Everyone can use a little awe in their lives.
It was on a cold Sunday morning in the dead of winter, some 17 years ago when I first met Justin Dunn and his dad Ed.
They had traveled from Freeport to Matt Guiliano’s Indoor baseball facility to attend a workout I was holding for our newly formed travel baseball team.
I was looking for crazy parents who were willing to make a commitment to play a 100 game season.
The team was for 9 year olds.
I know, I know – that sounds insane.
Especially back then when “travel” baseball really didn’t exist the way it does today.
Anyone who knows me knows I can’t do things in moderation.
For a few years I had the pleasure of coaching Justin and traveling the east coast with 10 crazy baseball families including the Dunn family.
Baseball was our life and life was good.
It was one of the best times in my life.
I often long for those days today.
For a few seasons we played professional youth baseball.
It was a great time.
Last night, 17 years later, Justin Dunn, just 24 miles from where he grew up was the starting pitcher for the Cincinnati Reds vs. the New York Mets at Citifield.
I was in attendance.
And I was in awe.
“John, Justin is making his season debut tomorrow night at Citifield,” Ed said to me when he called me the other day.
A little context – originally the New York Mets drafted Justin in 2016 in the 1st round, 19th overall. It was then that I was sure that I was going to be able to see Justin pitch locally.
That hope would be delayed 4 years when the Mets traded Justin Dunn and Jarred Kelenic to the Seattle Mariners for Robinson Cano and Edwin Diaz.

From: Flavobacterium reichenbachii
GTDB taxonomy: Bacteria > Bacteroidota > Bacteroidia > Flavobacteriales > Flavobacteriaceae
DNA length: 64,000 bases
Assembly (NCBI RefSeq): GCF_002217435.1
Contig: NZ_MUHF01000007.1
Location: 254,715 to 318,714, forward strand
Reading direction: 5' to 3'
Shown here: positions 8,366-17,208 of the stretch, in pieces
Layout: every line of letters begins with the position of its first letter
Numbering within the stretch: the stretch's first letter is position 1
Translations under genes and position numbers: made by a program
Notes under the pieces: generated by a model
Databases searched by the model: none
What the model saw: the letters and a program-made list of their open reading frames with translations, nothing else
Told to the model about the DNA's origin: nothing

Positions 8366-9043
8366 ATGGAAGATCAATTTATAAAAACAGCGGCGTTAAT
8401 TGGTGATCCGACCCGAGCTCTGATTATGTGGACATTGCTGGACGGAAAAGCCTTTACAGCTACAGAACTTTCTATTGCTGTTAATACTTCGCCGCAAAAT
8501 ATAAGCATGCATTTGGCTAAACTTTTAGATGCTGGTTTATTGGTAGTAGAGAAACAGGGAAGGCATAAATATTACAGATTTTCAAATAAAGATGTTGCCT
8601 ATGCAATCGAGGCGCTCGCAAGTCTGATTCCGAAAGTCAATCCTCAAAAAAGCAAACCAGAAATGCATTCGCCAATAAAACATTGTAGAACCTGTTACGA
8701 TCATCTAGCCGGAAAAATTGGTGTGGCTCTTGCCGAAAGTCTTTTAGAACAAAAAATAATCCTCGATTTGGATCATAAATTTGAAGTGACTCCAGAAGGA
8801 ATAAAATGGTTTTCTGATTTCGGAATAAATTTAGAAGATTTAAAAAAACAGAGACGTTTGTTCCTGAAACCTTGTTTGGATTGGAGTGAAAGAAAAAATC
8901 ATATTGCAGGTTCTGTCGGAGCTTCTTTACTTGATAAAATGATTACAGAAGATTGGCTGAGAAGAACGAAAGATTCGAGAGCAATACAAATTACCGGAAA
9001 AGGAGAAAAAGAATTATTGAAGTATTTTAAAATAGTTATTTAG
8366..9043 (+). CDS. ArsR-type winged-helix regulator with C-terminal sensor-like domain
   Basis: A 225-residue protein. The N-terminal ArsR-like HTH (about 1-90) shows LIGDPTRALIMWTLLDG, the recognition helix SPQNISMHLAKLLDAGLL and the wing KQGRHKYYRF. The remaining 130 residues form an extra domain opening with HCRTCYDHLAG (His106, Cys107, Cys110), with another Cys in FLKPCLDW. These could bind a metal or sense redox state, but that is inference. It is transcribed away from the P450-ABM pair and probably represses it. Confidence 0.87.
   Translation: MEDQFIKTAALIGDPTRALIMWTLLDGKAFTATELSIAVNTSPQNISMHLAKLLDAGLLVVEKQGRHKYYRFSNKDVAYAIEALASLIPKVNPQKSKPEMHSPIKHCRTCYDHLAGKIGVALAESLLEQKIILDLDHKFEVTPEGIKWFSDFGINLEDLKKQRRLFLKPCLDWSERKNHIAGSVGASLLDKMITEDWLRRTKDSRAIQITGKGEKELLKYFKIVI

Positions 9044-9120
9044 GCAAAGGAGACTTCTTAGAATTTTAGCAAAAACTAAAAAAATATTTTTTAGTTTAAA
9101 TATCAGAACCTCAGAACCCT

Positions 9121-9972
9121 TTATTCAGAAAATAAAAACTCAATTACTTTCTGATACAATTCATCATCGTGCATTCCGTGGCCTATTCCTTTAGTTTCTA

Justin would spend 3 seasons in Seattle being part of the Mariners resurgence on the team that just missed making the playoffs for the first time in 21 years. The Mariners future looked bright.
Shortly thereafter, the Mariners traded him to the Cincinnati Reds.
After injuring his scapular, Justin rehabbed for nearly a year and wouldn’t you know it – his 2022 season debut was going be at Citifield.
Only a 4 year delay to see him pitch in an MLB game.
During our conversation the other day I asked Ed many questions – as I’m an avid baseball fan.
“What’s up with Jarred Kelenic?”
“What was it like to be in the same dugout as the great Ken Griffey Jr?”
“What are the majors really like?”
On and on and on – I just kept firing out questions one after another until I got to my final question.
I love greatness. I research it, analyze it – seek to understand it, so that is why on my final question I asked Ed,
“Ed, where is it that you think it happened for Justin – was it going to a High School Prep school, Boston College Playing in Cape Cod – where do you think Justin made his biggest gain?
He stunned me with his answer – “Showing up on that cold Sunday in the dead of winter as a skinny 9 year old.”
I immediately replied, “That’s a nice thing to say – but really, where do you think it was?”
“No really, If Justin didn’t show up that day we wouldn’t have never been introduced to that type of travel ball, that type of commitment – that type of insanity that is needed to make it. We probably would have played in our local Little League and been satisfied.”
In no way am I taking an ounce of credit for Justin making it to the majors – that was all his and his families hard work commitment and sacrifice.
But it was very rewarding to hear Ed then add,
“I would love for you to share this moment with my family – there will be 2 tickets waiting for you at will call.”
While speaking with Ed he mentioned that while playing in the minors for the Mets organization Justin and Pete Alonso became good friends on their mutual journeys to the majors.
Maybe that’s why I picked up on something that may have been easily overlooked – right before Pete Alonso stepped into the batters box last night to square off against his friend – there was a mutual tipping of their caps – Justin to Pete Alonso and Pete Alonso to Justin – as if to say – I’m glad you made it my friend.
To Justin, Ed, Donna and Ryan – I also tip my cap to you.
I’m glad you made it my friends.
I’m in awe.